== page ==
In The Real Cost of Cheap Food, Michael Carolan argues that “free trade is rarely fair” for smallholder farmers competing in the globalized food marketplace. The Fair Trade movement has risen in the last decade as a means of leveling the playing field for the developing world in trade relations. Seattle’s Theo Chocolate is a Fair Trade, bean-to-bar chocolate maker that partners with cacao farming cooperatives in the Democratic Republic of Congo – an ecologically fertile country ravaged by conflict despite democratic elections. Theo pays incremental premiums far over market price for organically grown beans based on predetermined measures of quality. Farmers can reinvest the profits within their families and communities. Theo supports long-term initiatives for education and maternal health in particular. Those factors, as described by Lester Brown in Full Planet, Empty Plates, may help Congolese families control births and demographically transition to population stability.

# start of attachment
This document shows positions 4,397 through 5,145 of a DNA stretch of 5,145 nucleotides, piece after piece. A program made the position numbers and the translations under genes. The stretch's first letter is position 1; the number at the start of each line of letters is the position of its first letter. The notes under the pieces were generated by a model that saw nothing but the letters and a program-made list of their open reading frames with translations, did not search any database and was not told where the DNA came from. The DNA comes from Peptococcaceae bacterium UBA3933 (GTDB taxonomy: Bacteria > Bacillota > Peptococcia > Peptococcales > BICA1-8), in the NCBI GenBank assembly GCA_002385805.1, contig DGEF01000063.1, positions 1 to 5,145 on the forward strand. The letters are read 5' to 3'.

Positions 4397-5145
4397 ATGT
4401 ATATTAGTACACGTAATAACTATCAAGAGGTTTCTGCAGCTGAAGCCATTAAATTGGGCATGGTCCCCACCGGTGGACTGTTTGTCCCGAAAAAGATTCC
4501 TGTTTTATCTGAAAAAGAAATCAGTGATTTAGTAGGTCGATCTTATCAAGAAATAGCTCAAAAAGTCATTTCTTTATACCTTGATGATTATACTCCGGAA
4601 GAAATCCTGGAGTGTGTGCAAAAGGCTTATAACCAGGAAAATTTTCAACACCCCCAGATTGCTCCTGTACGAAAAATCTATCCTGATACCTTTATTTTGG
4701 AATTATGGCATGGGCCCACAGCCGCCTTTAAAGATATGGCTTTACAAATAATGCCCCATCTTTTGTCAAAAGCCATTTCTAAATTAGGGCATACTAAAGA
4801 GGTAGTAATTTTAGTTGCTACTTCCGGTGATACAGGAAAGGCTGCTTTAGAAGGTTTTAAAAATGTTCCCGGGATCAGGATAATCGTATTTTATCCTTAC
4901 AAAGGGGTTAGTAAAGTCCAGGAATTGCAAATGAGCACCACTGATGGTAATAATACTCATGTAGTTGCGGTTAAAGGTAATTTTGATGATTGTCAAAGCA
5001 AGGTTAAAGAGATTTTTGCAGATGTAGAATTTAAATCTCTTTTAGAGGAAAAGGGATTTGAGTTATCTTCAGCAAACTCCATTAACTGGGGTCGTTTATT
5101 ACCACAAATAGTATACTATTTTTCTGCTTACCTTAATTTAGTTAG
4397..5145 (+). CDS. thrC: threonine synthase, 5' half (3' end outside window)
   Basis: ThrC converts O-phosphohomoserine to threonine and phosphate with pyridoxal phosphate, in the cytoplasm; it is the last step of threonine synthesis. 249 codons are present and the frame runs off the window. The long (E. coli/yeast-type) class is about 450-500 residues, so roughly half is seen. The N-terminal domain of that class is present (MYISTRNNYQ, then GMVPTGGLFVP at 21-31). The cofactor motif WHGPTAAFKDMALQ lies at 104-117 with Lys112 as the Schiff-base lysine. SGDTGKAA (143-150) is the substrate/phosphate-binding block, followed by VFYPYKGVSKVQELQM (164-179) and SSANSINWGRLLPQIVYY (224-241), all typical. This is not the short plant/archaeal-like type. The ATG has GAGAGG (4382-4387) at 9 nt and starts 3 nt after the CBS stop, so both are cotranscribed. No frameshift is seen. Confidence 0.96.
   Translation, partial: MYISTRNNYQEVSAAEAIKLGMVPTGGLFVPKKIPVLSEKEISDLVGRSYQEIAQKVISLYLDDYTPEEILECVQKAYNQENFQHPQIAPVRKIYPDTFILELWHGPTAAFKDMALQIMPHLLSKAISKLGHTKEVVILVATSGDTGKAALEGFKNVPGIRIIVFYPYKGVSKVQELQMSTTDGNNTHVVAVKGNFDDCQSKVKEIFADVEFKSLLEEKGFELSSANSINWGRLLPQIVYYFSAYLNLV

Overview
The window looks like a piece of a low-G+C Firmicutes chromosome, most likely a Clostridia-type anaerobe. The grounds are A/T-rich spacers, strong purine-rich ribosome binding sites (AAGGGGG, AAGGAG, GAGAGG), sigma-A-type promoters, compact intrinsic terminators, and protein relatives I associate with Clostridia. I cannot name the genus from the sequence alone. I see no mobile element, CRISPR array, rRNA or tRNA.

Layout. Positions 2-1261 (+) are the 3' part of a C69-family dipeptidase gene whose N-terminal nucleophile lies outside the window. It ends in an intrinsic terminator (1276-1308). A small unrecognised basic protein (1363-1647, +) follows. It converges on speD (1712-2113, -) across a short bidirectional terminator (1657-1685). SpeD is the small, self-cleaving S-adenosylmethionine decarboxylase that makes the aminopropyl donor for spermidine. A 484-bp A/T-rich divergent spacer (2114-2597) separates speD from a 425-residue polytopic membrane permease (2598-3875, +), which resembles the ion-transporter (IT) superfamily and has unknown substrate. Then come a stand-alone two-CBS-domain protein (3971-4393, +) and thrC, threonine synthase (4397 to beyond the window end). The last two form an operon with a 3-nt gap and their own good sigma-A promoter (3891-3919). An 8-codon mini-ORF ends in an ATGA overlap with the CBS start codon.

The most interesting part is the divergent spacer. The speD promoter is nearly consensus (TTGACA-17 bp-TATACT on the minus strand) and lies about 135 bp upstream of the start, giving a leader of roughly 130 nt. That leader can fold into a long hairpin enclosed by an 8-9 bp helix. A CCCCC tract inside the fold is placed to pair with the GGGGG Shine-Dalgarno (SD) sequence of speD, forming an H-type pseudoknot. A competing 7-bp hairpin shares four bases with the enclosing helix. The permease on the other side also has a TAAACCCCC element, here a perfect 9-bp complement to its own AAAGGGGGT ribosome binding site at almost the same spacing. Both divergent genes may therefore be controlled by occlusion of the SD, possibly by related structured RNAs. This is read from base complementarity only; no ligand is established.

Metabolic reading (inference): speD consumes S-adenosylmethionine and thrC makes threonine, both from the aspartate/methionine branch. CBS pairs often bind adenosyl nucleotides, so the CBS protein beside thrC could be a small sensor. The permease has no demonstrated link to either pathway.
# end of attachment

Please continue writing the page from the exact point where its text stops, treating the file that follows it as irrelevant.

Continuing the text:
Theo has invested in the development of DRC’s smallholder cacao farms to feed its supply chain for production in Seattle. The resulting chocolate is distributed throughout the US and Canada – but not back to the DRC. Very few cacao producing countries also have chocolate producers; cacao thrives in equatorial nations that tend to be less affluent and unable to afford the equipment for chocolate production. That many cacao farmers have never tasted chocolate is a stark example of the inequities that the globalized food system creates. Further, Theo’s business is just a drop in the bucket of the global cacao market, which is dominated by slave and child labor operations in West Africa. Fair Trade may be a step in the right direction, but to improve outcomes on a larger scale it needs to be the standard, not the exception.
Michael Carolan, The Real Cost of Cheap Food. Earthscan, 2011.
Lester Brown, Full Planet, Empty Plates. W. W. Norton & Company, 2012.